Response to the City of Vancouver’s proposed approach to regulating short-term rentals

Below are the written remarks I gave today at city hall – actually a slightly longer version because I crossed out a few things just before speaking in order to fit the time limit.

Here is the staff report to which these remarks respond.

You may also wish to see my related comments in response to an October 4 story in Metro News, in which Airbnb proponents suggest a more flexible approach to regulation than restricting eligibility for licences to principal residences. Airbnb’s representative, Alex Dagg, confirmed today at city hall that the company does want to see STRs allowed in secondary suites and laneway housing.

October 5, 2016

I support the approach to regulating short-term rentals, or STRs, outlined in staff’s report. I’m speaking as someone who recently defended my master’s thesis in urban studies, in which I investigated the nature and extent of Airbnb listings in Vancouver. I looked at Airbnb’s growth, where listings were located, how much they cost and the type of listings. I also looked at the implications of this data in light of the local rental housing context and the city’s housing policy goals, concluding that the unchecked growth of Airbnb is an obstacle to the city reaching its housing goals, which include the protection of existing rental stock and ensuring that people of all incomes and ages can afford to live here. Having immersed myself in this topic for almost three years, I can probably appreciate the complexity of staff’s task more than most. I think they’ve done a very good job and thank them for their work.

Most broadly, I appreciate what I see as a framework that prioritizes the protection of existing and potential rental housing. I understand the importance of tourism to our local economy and the desire to balance the protection of housing with other interests, such homeowners wanting to earn money from STRs and the benefits of having options for tourists. Staff have struck a good balance between these interests for now and I especially endorse the proposal to limit STR licences to principal residences, so that investment condos, secondary suites and laneway houses can’t be used full-time for tourist purposes. I also believe that limiting licences to principal residences is important if council wants to increase support for further diversification or densification of the housing stock. While I favour more diverse and dense options myself, I think it’s reasonable and predictable that people who are less supportive of that direction will resist it more if they don’t see the city taking proactive steps to ensure our existing housing supply is used for its intended purpose, especially when the need for that housing is so great. I also support this approach based on its simplicity and believe it will be easier to explain, administer and enforce than adopting models that involve caps on the number of nights rented or limits on the licences granted by neighbourhood or dwelling type. However, enforcing STR rules has proven challenging in most jurisdictions, not least because of a lack of actual, rather than just rhetorical, cooperation from the platforms. But that is certainly not a reason to move forward or to lower reasonable expectations. I suggest you move ahead, understanding that rules and strategies may need to be adjusted based on how conditions change on the ground, including how cooperative STR operators and the platforms turn out to be.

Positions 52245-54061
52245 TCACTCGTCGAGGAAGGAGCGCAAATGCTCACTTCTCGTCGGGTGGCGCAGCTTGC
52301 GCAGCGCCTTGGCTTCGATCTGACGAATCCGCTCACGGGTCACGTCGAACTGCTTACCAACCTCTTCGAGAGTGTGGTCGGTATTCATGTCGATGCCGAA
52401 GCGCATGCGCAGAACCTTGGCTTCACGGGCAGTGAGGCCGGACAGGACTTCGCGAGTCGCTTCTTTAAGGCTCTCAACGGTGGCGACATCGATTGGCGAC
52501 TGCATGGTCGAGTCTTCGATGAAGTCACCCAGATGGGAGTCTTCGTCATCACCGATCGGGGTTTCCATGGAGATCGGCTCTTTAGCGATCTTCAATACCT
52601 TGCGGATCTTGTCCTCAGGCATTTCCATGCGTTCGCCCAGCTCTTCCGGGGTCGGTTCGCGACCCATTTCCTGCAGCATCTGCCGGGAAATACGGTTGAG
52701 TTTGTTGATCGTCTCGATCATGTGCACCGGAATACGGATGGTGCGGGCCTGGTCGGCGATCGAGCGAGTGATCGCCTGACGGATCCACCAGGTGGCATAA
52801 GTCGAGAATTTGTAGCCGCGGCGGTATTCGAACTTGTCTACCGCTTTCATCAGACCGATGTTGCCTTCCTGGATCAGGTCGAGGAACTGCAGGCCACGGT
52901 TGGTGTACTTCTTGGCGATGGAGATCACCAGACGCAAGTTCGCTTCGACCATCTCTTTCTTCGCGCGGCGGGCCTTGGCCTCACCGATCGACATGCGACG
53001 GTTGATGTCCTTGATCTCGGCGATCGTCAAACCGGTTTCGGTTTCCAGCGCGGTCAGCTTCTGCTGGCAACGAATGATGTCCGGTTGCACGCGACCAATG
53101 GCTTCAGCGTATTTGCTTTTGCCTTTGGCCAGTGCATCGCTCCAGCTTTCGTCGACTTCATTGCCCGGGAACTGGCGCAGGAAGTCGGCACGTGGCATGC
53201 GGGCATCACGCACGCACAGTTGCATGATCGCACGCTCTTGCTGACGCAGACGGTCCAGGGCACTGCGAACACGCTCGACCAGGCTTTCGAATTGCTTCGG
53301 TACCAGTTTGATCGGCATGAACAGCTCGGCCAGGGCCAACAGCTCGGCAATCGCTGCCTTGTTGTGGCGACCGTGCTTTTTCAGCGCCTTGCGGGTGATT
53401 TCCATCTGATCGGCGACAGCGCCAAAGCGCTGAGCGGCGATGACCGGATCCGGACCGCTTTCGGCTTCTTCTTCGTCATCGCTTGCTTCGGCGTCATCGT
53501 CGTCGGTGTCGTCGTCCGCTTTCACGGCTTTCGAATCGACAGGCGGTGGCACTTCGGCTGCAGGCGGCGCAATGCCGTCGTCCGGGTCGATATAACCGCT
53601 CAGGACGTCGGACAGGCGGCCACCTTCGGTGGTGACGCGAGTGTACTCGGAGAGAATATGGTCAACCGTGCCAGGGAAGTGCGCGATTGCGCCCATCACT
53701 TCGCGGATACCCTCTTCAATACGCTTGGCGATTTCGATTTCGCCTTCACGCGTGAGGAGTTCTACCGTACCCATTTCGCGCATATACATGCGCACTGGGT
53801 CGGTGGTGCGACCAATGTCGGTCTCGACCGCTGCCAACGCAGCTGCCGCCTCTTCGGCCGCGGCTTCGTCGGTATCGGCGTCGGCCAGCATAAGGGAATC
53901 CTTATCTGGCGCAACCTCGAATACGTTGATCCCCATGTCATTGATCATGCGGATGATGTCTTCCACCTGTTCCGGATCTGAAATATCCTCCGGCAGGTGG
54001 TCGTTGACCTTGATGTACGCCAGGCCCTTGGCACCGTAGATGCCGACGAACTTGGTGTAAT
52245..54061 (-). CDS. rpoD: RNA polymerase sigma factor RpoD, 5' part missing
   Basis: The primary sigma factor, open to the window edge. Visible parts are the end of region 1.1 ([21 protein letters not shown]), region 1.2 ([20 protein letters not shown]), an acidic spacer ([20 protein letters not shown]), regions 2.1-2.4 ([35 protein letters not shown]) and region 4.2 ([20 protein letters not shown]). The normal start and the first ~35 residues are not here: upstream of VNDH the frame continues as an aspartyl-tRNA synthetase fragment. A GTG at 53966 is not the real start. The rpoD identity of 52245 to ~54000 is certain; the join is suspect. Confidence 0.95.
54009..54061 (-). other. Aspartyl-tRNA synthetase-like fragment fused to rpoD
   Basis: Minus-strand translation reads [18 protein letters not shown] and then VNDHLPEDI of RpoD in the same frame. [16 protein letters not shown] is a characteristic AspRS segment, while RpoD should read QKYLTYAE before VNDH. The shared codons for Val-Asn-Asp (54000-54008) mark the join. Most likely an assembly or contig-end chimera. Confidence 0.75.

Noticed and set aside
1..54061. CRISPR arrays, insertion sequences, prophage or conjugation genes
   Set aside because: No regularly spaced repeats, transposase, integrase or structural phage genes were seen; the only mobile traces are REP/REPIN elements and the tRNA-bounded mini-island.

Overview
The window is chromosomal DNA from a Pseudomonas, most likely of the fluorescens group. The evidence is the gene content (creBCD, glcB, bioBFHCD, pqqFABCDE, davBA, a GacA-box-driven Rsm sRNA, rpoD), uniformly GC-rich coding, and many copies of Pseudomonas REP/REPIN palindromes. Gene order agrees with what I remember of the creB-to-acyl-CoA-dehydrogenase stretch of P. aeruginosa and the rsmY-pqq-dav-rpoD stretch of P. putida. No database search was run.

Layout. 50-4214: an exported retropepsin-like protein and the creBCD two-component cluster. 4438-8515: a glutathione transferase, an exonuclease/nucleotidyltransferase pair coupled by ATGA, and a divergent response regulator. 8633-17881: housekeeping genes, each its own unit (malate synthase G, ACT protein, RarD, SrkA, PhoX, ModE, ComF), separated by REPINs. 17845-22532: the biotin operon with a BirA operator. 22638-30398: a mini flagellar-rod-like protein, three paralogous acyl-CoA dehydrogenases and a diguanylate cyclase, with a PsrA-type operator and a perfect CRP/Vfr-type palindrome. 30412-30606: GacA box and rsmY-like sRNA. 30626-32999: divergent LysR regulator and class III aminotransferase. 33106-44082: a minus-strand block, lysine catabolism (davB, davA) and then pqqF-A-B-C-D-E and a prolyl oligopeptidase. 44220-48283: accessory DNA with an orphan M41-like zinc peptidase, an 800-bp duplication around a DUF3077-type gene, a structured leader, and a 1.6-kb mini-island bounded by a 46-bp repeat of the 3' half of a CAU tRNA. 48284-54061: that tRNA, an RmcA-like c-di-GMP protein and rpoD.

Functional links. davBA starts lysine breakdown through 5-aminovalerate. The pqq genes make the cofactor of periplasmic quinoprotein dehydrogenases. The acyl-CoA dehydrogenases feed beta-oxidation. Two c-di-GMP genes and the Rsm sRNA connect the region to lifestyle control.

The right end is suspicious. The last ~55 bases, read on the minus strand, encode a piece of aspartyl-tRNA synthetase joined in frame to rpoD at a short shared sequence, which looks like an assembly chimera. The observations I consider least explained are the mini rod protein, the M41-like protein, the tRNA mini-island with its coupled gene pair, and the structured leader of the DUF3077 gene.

I commend staff for including a requirement to display the licence number in the online listing itself and hope you will make it a separate offence to omit or fake that number. I also agree with the proposal to commit resources to monitoring through a third-party service that can match listings with addresses.

 I do, however, worry that this approach seems to allow for people to use individual bedrooms for STR purposes on a full-time basis, as long as a principal resident also lives in the dwelling. It seems we could have a person who lives in a two or three-bedroom apartment, or even a five-bedroom house, and rents out all but one bedroom for STR purposes on a full-time basis. When we have so many people, including but not only young people, whose wages don’t allow them to rent a self-contained studio or one-bedroom for less than 30% of their gross pay, I see that as a problem. For some, the only affordable option is shared housing. This concern also pertains to the need for family housing. We know we have a shortage of units with two or more bedrooms. Airbnb makes it possible and lucrative for some to fill those scarce larger units with tourists instead of families with children. Is that a practice we want city policy to allow? I recognize this “spare” (or private, in Airbnb terms) rooms issue is complicated for a variety of reasons, but I think it’s at least worth flagging for future consideration.

The report also limit discussion of non-compliance penalties to the STR operators or hosts, excluding the platforms. Perhaps that discussion is yet to come. I suggest that effective and fair regulation would require the platforms, which are after all earning money from non-compliant listings, to share the burden of compliance and also be liable to penalties.